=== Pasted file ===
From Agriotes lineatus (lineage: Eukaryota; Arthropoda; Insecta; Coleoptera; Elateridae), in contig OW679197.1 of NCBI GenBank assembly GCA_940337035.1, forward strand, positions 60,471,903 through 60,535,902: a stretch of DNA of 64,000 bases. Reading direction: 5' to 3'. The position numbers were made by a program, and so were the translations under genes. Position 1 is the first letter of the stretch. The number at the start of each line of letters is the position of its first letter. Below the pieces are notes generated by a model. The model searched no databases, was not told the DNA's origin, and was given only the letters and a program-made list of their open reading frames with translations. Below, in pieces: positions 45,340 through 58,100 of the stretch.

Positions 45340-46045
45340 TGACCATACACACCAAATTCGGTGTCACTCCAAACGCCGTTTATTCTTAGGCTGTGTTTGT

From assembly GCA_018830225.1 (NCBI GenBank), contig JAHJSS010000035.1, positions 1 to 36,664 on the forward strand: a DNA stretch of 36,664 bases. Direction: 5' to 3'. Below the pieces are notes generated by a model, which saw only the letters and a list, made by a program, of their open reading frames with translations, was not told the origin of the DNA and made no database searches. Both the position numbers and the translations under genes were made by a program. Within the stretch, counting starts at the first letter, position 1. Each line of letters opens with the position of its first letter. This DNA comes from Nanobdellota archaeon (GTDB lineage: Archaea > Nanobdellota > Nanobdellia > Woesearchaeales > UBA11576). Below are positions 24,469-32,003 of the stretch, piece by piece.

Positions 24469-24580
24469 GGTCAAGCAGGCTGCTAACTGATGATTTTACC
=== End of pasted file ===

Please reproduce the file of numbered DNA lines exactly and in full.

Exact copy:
From Agriotes lineatus (lineage: Eukaryota; Arthropoda; Insecta; Coleoptera; Elateridae), in contig OW679197.1 of NCBI GenBank assembly GCA_940337035.1, forward strand, positions 60,471,903 through 60,535,902: a stretch of DNA of 64,000 bases. Reading direction: 5' to 3'. The position numbers were made by a program, and so were the translations under genes. Position 1 is the first letter of the stretch. The number at the start of each line of letters is the position of its first letter. Below the pieces are notes generated by a model. The model searched no databases, was not told the DNA's origin, and was given only the letters and a program-made list of their open reading frames with translations. Below, in pieces: positions 45,340 through 58,100 of the stretch.

Positions 45340-46045
45340 TGACCATACACACCAAATTCGGTGTCACTCCAAACGCCGTTTATTCTTAGGCTGTGTTTGT

From assembly GCA_018830225.1 (NCBI GenBank), contig JAHJSS010000035.1, positions 1 to 36,664 on the forward strand: a DNA stretch of 36,664 bases. Direction: 5' to 3'. Below the pieces are notes generated by a model, which saw only the letters and a list, made by a program, of their open reading frames with translations, was not told the origin of the DNA and made no database searches. Both the position numbers and the translations under genes were made by a program. Within the stretch, counting starts at the first letter, position 1. Each line of letters opens with the position of its first letter. This DNA comes from Nanobdellota archaeon (GTDB lineage: Archaea > Nanobdellota > Nanobdellia > Woesearchaeales > UBA11576). Below are positions 24,469-32,003 of the stretch, piece by piece.

Positions 24469-24580
24469 GGTCAAGCAGGCTGCTAACTGATGATTTTACC